2009 DOE Hydrogen Program and Vehicle Technologies Program Annual Merit Review and Peer Evaluation Meeting, May 18-22, 2009 -- Washington D.C.

  3. Advanced Vehicle Testing Activity (AVTA) - Vehicle Testing and...

    Office of Energy Efficiency and Renewable Energy (EERE) Indexed Site

    More Documents & Publications AVTA HEV, NEV, BEV and HICEV Demonstrations and Testing AVTA PHEV Demonstrations and Testing Advanced Vehicle Benchmarking of HEVs and PHEVs

  4. Vehicle Technologies Office Merit Review 2015: Consumer Vehicle Technology Data

    Broader source: Energy.gov [DOE]

    Presentation given by National Renewable Energy Laboratory at 2015 DOE Hydrogen and Fuel Cells Program and Vehicle Technologies Office Annual Merit Review and Peer Evaluation Meeting about consumer...

  5. Vehicle Technologies Office Merit Review 2014: Consumer Vehicle Technology Data

    Broader source: Energy.gov [DOE]

    Presentation given by National Renewable Energy Laboratory at 2014 DOE Hydrogen and Fuel Cells Program and Vehicle Technologies Office Annual Merit Review and Peer Evaluation Meeting about consumer...

  6. Vehicle Technologies Office Merit Review 2015: Electric Vehicle Grid Integration

    Broader source: Energy.gov [DOE]

    Presentation given by National Renewable Energy Laboratory at 2015 DOE Hydrogen and Fuel Cells Program and Vehicle Technologies Office Annual Merit Review and Peer Evaluation Meeting about electric...

  7. Vehicle Technologies Office Merit Review 2015: Consumer Vehicle...

    Energy Savers [EERE]

    Data Presentation given by National Renewable Energy Laboratory at 2015 DOE Hydrogen and Fuel Cells Program and Vehicle Technologies Office Annual Merit Review and Peer Evaluation...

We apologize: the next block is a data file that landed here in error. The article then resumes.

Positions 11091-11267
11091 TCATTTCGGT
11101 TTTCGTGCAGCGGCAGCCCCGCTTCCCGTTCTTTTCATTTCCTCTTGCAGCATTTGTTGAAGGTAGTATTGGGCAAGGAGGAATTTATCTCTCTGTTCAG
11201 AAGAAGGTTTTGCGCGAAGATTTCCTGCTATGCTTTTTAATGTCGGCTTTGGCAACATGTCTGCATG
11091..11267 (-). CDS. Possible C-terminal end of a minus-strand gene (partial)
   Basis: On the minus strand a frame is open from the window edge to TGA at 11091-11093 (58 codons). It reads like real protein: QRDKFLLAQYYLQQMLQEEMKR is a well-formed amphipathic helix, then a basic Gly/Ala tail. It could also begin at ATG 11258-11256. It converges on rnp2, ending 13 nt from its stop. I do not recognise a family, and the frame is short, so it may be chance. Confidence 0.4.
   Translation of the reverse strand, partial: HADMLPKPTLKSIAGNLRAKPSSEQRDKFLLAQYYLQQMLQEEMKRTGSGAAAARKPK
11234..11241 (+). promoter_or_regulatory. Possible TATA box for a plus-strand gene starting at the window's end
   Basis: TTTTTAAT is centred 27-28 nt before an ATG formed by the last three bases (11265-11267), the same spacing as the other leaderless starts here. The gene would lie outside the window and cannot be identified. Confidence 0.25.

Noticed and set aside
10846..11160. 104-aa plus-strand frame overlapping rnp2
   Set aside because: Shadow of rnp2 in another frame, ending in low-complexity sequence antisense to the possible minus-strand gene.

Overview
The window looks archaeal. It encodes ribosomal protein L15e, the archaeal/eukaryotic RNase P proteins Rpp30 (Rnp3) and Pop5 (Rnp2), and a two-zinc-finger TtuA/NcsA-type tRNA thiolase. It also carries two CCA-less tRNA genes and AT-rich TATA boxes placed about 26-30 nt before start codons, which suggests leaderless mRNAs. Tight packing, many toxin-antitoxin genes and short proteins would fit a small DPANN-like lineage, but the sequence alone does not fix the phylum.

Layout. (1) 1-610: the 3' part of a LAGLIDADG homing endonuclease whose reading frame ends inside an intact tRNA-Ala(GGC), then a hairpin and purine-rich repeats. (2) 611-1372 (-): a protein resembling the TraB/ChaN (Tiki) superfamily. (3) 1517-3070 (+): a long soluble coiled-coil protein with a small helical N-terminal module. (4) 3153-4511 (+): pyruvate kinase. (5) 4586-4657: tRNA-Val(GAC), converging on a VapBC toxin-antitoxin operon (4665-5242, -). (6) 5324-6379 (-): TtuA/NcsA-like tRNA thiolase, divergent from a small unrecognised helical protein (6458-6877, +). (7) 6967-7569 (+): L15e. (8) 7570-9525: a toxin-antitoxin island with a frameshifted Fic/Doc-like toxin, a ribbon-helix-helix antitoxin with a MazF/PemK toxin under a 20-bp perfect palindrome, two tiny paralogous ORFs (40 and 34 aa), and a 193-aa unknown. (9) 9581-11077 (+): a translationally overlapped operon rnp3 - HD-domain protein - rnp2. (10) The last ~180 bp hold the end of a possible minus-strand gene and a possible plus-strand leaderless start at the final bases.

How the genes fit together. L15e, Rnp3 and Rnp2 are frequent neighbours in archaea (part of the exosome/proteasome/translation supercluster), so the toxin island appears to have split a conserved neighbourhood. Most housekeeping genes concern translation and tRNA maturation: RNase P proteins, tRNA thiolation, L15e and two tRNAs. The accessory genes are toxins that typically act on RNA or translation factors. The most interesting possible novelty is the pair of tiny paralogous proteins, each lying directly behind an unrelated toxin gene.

8. Dielectrophoretic columnar focusing device

    DOE Patents [OSTI]

    James, Conrad D. (Albuquerque, NM); Galambos, Paul C. (Albuquerque, NM); Derzon, Mark S. (Tijeras, NM)

    2010-05-11

    A dielectrophoretic columnar focusing device uses interdigitated microelectrodes to provide a spatially non-uniform electric field in a fluid that generates a dipole within particles in the fluid. The electric field causes the particles to either be attracted to or repelled from regions where the electric field gradient is large, depending on whether the particles are more or less polarizable than the fluid. The particles can thereby be forced into well defined stable paths along the interdigitated microelectrodes. The device can be used for flow cytometry, particle control, and other process applications, including cell counting or other types of particle counting, and for separations in material control.

  9. NETL Focused Standards List

    Broader source: All U.S. Department of Energy (DOE) Office Webpages (Extended Search)

    4/4/12 Contact: Janet Lambert Reviewed: 4/4/12 Page 1 of 17 This Focused Standards List has been primarily derived from selected standard references contained in NETL issued directives. All standards shall reference the most current edition/ version of that standard. DOE and other Government Standards and Requirements DOE DIRECTIVES Note: The following DOE directives can be found at http://www.directives.doe.gov: DOE Policy 141.1, DOE Management of Cultural Resources DOE Order 142.1, Classified

  10. NETL Focused Standards List

    Broader source: All U.S. Department of Energy (DOE) Office Webpages (Extended Search)

    6/12 Contact: Janet Lambert Reviewed: 10/4/12 Page 1 of 17 This Focused Standards List has been primarily derived from selected standard references contained in NETL issued directives. All standards shall reference the most current edition/ version of that standard. DOE and other Government Standards and Requirements DOE DIRECTIVES Note: The following DOE directives can be found at http://www.directives.doe.gov: DOE Policy 141.1, DOE Management of Cultural Resources DOE Order 142.1, Classified